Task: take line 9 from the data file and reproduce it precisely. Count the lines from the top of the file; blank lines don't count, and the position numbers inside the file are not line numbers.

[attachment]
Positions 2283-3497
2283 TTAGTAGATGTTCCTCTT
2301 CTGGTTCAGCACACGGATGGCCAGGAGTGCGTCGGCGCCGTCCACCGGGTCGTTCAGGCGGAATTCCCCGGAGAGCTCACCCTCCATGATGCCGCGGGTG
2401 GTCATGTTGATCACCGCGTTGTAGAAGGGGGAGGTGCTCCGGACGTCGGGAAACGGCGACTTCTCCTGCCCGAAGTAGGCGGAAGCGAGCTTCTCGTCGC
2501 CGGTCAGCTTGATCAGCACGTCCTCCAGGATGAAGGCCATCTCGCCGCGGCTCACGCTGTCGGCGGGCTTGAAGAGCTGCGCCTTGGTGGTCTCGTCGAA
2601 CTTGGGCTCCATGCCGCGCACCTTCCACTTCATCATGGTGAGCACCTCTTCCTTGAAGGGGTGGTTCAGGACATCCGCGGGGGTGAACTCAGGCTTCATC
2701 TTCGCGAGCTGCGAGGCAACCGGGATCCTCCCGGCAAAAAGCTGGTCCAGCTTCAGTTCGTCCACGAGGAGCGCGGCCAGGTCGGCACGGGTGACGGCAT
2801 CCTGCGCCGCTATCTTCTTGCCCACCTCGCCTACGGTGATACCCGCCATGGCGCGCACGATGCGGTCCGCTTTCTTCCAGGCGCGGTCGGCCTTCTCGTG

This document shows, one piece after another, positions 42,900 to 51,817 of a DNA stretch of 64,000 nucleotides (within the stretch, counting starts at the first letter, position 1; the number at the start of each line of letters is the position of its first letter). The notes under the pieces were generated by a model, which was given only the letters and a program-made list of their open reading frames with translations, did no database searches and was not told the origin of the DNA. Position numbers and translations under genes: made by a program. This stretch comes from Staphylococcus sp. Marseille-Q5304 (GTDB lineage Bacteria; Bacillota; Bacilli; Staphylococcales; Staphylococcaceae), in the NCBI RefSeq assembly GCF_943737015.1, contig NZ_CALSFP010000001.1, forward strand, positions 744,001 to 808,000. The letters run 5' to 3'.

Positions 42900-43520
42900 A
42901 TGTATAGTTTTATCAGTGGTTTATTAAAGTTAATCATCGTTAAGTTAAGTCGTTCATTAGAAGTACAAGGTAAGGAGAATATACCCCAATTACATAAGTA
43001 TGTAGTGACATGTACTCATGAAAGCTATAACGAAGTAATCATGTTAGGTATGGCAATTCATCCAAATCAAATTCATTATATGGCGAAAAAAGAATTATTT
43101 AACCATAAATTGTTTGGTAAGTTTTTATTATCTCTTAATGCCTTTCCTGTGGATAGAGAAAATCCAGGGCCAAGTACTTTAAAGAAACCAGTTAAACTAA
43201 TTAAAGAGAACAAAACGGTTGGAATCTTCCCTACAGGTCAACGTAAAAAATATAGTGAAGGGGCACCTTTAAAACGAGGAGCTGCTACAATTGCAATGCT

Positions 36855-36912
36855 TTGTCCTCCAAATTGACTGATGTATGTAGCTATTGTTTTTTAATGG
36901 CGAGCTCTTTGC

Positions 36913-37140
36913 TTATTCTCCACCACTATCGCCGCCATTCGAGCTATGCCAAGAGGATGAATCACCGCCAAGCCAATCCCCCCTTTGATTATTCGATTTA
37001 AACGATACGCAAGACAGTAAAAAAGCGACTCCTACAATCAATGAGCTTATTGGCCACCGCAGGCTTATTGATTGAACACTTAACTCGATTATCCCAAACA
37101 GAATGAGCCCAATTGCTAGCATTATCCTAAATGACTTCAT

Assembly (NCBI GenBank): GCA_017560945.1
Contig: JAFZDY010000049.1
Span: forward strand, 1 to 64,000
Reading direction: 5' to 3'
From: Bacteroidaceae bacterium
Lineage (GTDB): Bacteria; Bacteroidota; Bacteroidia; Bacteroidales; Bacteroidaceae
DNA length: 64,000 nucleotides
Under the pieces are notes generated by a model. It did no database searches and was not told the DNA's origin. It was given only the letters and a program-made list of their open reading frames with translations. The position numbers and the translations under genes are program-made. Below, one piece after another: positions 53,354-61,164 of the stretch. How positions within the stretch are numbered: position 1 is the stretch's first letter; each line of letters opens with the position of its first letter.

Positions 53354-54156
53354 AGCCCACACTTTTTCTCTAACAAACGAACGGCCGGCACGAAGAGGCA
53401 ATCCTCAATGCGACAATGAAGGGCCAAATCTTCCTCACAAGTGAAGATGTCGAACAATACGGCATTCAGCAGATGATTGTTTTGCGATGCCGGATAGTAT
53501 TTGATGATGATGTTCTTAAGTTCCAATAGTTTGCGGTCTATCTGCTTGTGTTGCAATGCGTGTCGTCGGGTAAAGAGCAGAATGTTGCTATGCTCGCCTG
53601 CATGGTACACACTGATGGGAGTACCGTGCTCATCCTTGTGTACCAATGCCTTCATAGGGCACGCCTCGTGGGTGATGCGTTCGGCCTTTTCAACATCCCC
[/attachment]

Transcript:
This document shows, one piece after another, positions 42,900 to 51,817 of a DNA stretch of 64,000 nucleotides (within the stretch, counting starts at the first letter, position 1; the number at the start of each line of letters is the position of its first letter). The notes under the pieces were generated by a model, which was given only the letters and a program-made list of their open reading frames with translations, did no database searches and was not told the origin of the DNA. Position numbers and translations under genes: made by a program. This stretch comes from Staphylococcus sp. Marseille-Q5304 (GTDB lineage Bacteria; Bacillota; Bacilli; Staphylococcales; Staphylococcaceae), in the NCBI RefSeq assembly GCF_943737015.1, contig NZ_CALSFP010000001.1, forward strand, positions 744,001 to 808,000. The letters run 5' to 3'.